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US Court Rules That Phil Ivey Did Not Commit Fraud in 2012 But Breached Casino Contract
October 24, 2016, 23:45:57
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In a 30-page ruling that begins with the lines from U2’s song, “Every Breaking Wave” a US district federal judge has dismissed Borgata’s claims that Phil Ivey committed fraud in a game four years ago, but at the same time ruled that he and his partner did breach their contract with the casino.

The issue dates back to 2012, when Ivey, along with Cheng Yin Sun won millions at the Borgata Hotel Casino and Spa by indulging in a technique i.e. ‘edge-sorting’ at a specially set up game of baccarat. The technique is used by ‘reading’ minute markings on a deck of cards. Ivey’s partner Sun convinced the dealer to use purple Gemaco playing cards, claiming superstitious reasons.

The judgment begins with the song lines –

“Every breaking wave on the shore

Tells the next one "there'll be one more"

Every gambler knows that to lose

Is what you're really there for

It soon gets serious however, by saying,

As a general matter, gambling is illegal. This is because the law considers gambling malum per se, a function of the age-old belief, arising perhaps from Judeo-Christian doctrine, that gambling is an immoral vice. Hence, it is prohibited by both the state and the federal government.

But like most vices, which would exist in some measure whether banned by governments or not, many states choose to allow, regulate, and tax some versions of it while preserving the ban on unregulated enterprises. The theory is a simple one. State-sanctioned gambling will be cleansed of its most unsavory elements and the games will be conducted under a defined set of published rules overseen by an administrative body.”

The ruling mentions how Ivey set up the game and arranged for his Chinese speaking partner, as well as asked for a dealer, who knew Mandarin, an automatic card shuffler and a private pit to play at in the casino. In all several conditions were requested by Ivey and on agreement by the Borgata, Ivey put up front-money of $1 million to the casino, besides consenting that the maximum bet would be $50,000 per hand.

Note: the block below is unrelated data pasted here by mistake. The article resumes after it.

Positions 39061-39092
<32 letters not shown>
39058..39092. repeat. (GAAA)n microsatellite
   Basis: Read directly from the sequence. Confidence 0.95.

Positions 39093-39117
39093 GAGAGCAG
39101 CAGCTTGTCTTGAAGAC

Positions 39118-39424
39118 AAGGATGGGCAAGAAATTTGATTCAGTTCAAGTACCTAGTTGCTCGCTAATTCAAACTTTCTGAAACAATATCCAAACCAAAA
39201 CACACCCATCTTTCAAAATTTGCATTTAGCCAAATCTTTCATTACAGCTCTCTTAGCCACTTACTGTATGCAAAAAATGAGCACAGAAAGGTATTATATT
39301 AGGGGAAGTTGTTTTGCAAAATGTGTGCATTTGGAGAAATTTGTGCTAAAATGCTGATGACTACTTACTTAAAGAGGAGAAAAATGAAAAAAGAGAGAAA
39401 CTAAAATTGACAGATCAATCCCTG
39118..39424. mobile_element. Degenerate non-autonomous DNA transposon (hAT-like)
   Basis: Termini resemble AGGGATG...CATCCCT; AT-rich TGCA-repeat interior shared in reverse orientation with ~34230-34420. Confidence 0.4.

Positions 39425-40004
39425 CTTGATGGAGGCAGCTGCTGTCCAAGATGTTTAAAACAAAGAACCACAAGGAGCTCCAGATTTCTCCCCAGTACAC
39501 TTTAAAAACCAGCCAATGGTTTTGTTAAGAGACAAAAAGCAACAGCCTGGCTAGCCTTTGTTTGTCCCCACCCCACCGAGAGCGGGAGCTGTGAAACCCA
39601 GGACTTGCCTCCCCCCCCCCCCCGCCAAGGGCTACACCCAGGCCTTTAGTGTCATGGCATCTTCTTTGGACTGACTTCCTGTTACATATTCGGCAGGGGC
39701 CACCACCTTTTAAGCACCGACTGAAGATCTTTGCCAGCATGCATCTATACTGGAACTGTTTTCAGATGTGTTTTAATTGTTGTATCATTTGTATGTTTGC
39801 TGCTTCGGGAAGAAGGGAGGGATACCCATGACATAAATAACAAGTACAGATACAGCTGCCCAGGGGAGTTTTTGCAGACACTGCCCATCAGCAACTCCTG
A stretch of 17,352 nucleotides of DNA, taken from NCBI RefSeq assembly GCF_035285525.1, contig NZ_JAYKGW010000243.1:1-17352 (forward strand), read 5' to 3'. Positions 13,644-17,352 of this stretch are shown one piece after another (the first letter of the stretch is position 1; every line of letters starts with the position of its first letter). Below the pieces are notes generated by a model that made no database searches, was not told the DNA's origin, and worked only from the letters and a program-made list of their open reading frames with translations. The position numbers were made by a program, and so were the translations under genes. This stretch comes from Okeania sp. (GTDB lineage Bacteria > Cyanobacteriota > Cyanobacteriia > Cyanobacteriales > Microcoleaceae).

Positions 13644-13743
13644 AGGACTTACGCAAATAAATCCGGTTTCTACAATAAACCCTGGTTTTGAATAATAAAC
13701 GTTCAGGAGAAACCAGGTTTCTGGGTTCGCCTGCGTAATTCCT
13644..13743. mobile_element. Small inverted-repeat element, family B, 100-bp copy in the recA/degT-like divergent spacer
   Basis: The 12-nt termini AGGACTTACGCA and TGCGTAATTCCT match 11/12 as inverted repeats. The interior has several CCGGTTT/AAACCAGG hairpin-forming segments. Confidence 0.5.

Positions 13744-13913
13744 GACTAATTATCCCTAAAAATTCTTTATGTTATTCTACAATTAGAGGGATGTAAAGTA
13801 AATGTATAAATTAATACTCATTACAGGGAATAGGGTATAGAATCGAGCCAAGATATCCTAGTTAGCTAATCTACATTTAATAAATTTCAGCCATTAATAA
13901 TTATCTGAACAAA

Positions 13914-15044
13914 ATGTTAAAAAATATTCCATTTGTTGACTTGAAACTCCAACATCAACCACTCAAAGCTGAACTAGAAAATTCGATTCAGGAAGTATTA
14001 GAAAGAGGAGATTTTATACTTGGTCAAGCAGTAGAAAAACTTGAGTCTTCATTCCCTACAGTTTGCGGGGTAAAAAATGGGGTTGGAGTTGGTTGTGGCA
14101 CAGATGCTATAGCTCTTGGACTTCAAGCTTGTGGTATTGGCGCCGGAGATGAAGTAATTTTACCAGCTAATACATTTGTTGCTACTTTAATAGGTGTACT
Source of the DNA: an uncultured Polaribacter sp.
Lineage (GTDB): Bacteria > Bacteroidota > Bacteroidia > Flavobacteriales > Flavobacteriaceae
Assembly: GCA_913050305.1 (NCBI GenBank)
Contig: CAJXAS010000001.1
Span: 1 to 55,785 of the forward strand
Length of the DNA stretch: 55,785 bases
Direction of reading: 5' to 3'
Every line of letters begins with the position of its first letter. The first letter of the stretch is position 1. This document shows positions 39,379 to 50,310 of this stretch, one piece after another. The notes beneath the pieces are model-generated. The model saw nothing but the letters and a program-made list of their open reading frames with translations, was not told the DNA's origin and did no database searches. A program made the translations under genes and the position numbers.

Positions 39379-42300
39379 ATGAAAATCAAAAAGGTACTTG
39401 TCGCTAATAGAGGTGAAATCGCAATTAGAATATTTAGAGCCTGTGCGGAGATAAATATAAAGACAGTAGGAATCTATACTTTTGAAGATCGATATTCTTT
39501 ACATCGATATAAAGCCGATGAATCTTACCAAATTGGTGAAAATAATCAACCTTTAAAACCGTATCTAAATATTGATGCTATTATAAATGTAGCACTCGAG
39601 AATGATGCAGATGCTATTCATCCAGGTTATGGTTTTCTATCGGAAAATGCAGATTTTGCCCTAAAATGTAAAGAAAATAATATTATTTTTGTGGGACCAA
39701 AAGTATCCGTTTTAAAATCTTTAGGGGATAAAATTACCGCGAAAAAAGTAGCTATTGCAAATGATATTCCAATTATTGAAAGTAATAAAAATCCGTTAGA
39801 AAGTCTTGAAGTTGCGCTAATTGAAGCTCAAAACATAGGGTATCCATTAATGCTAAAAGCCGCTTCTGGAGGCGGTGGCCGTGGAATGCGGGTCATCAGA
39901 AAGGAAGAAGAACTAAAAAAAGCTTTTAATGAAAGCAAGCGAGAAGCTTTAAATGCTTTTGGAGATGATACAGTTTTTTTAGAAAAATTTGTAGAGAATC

Across the numerous visits, Ivey earned the following –

- April 2012: $2.4M in winnings over 16 hours, average bet of $25,000 a hand

- May 2012: $1.6M in winnings over 56 hours, average bet of $36,000 a hand

- July 2012: $4.8M in winnings over 17 hours, average bet of $89,000 a hand (Borgata had agreed to double the max bet to $100,000)

- Oct. 2012: $0.8M in winnings over 18 hours, average bet of $93,800

Subsequently, Borgata filed a suit against Ivey with several claims of cheating and breach of contract. In return, Ivey counter-filed that the claims were ‘frivolous’ and that the casino had deliberately destroyed the decks used during the games, as these were an important piece of evidence in his favour. He claimed that he won the money through skill and also accused the house of distracting players with free alcohol and pretty hostesses.

After considering all issues, the Judge ruled that all of the Borgata’s claims against Ivey and Sun were dismissed, except the one for “breach of contract”. Both parties have been given 20 days each to resolve the matter or file a fresh petition.

This is not the only high-profile case involving Ivey. In 2013, he sued Crockfords of London for withholding his winnings of £7.8 million (about $12 million), which he won at Punto Blaco, a form of baccarat. Crockfords claimed that Ivey cheated and won the case when the London Court ruled in their favor a year later.

Despite the ruling, the UK judge declared that Ivey was an ‘honest man who did not realize he was cheating’. A disappointed Ivey later claimed that "As I said in court, it's not in my nature to cheat — and I would never do anything to risk my reputation."

The debate is a never-ending one, who cheats who?! The house, the player, or the one-off pro like Ivey, the house!

Related Articles:

1. Phil Ivey’s £7.8 Million Appeal in Crockfords Case Heard By London Court

2. Phil Ivey Files Counter Suit in $9.6 Million Borgata Edge Sorting Case

3. Phil Ivey Loses Legal Battle Against Casino Crockfords, Judgment May Adversely Impact Ivey in Borgata Casino Case

4. High Stakes Poker Player Paul Phua Arrested for Illegal Betting Racket

5. Paul Phua and Son Released with Phil Ivey and Andrew Robl Posting 2.5 Million Bail; Ivey Offers Similar Help to Co-Defendant


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